The aim of this study was to determine the mineral content and certain nutritional properties of five wild edible plants (Malva neglecta Wallr., Urtica urens L., Rumex crispus L., Rumex scutatus L., and Chenopodium album L.) that grow and are consumed as vegetables in the grasslands of Turkey’s Eastern Anatolia Region. The plant content ranged from 74.8 to 88.38 percent, 8.72 to 15.75 percent, 5.50 to 6.93, 42.68 to 146.40 mg/100 g, respectively, in humidity (percent), total ash (percent), pH, and ascorbic acid (mg/100 g). Mineral analysis found that there were considerably large concentrations of sodium (21.82-60.93 mg/100 g), magnesium (60.41-77.63 mg/100 g), potassium (557.53-1025.80 mg/100 g), potassium (557.53-1025.80 mg/100 g) in wild plants. Cutlery (0.28-0.67 mg/100 g), iron (12.62-53.20 mg/100 g), zinc (0.40-1.44 mg/100 g). The current study has shown that these wild plants may make a major contribution to the dietary needs of the people of the area of Eastern Anatolia. These plants can be used for the enrichment of low-mineral diets. Their use may help at a negligible cost to alleviate the problem of malnutrition; thus, their cultivation and use should be encouraged. Further research is needed to decide how best to take advantage of its food value to improve human health.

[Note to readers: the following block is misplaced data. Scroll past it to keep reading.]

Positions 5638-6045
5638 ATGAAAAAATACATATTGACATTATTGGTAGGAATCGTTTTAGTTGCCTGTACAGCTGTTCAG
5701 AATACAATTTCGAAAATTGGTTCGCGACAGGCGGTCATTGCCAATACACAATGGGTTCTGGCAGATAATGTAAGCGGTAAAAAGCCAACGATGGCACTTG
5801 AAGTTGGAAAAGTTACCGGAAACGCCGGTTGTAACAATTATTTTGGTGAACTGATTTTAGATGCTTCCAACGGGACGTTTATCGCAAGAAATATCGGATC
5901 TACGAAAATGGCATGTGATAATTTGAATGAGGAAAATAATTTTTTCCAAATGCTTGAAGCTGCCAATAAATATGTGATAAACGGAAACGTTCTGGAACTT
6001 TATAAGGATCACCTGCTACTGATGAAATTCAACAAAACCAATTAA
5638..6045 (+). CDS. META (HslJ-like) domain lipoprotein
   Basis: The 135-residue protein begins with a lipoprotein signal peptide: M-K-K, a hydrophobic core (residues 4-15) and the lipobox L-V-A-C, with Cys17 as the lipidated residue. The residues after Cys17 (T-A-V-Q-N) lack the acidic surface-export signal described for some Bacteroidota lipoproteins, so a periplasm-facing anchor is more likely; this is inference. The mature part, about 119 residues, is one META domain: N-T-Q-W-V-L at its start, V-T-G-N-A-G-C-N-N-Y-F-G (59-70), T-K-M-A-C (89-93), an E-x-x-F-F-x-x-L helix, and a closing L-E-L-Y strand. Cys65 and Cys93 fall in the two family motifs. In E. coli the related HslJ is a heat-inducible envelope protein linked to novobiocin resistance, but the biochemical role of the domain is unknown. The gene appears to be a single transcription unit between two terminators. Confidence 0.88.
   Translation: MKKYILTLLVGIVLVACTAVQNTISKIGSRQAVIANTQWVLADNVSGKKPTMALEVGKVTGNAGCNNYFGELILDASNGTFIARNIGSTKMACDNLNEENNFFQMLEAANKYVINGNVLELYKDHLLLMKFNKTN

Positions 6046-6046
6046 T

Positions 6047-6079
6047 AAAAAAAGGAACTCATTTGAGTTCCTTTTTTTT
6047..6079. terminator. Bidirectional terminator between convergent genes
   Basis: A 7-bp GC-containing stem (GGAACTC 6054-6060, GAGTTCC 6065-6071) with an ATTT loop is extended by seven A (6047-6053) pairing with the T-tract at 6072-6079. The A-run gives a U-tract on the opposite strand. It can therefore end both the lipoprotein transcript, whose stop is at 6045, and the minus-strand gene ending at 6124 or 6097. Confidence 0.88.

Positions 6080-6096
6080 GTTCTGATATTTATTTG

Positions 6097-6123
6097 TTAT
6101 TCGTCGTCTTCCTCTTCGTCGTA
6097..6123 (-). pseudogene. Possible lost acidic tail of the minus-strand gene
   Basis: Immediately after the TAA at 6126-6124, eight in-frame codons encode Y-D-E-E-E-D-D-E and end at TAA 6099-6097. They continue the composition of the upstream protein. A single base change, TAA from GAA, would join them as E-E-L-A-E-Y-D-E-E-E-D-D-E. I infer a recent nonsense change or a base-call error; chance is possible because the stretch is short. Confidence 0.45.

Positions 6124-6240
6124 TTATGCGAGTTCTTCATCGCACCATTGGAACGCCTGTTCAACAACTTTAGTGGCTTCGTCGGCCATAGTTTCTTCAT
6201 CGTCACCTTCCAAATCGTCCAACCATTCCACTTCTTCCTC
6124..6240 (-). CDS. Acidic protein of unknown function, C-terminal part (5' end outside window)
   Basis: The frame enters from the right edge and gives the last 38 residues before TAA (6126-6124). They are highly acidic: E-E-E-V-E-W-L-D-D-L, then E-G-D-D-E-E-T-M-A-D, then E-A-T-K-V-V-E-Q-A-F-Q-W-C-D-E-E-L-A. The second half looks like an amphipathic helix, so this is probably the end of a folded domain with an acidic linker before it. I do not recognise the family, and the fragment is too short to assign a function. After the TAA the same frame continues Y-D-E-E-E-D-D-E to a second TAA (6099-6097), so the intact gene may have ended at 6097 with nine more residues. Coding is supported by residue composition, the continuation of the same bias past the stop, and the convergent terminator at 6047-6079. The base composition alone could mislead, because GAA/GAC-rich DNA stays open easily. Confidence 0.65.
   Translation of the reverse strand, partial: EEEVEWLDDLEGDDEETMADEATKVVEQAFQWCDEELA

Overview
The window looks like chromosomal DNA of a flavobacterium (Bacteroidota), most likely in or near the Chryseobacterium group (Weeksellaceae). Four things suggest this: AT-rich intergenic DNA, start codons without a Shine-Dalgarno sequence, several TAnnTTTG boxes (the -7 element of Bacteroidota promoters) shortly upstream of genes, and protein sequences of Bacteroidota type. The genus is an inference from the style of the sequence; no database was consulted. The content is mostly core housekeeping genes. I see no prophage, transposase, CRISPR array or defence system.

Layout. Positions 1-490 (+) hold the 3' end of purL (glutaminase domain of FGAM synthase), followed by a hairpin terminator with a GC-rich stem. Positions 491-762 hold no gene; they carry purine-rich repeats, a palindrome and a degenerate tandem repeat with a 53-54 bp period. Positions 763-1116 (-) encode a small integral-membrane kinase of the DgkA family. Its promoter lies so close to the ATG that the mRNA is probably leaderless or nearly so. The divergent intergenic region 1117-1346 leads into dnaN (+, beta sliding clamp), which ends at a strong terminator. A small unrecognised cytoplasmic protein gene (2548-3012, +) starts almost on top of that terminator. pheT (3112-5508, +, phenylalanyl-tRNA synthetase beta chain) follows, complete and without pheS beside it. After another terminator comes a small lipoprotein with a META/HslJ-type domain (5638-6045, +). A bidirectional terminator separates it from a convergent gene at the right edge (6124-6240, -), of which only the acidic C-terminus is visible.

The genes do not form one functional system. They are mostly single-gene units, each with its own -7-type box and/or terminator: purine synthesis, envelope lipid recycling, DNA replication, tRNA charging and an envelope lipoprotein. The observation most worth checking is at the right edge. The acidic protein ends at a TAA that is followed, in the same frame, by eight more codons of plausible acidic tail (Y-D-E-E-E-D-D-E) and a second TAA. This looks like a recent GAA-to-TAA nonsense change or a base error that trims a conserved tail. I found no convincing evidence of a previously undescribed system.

Author (s) Details
Department of Nutrition and Dietetics, Faculty of Health Sciences, Yeditepe University, Turkey.
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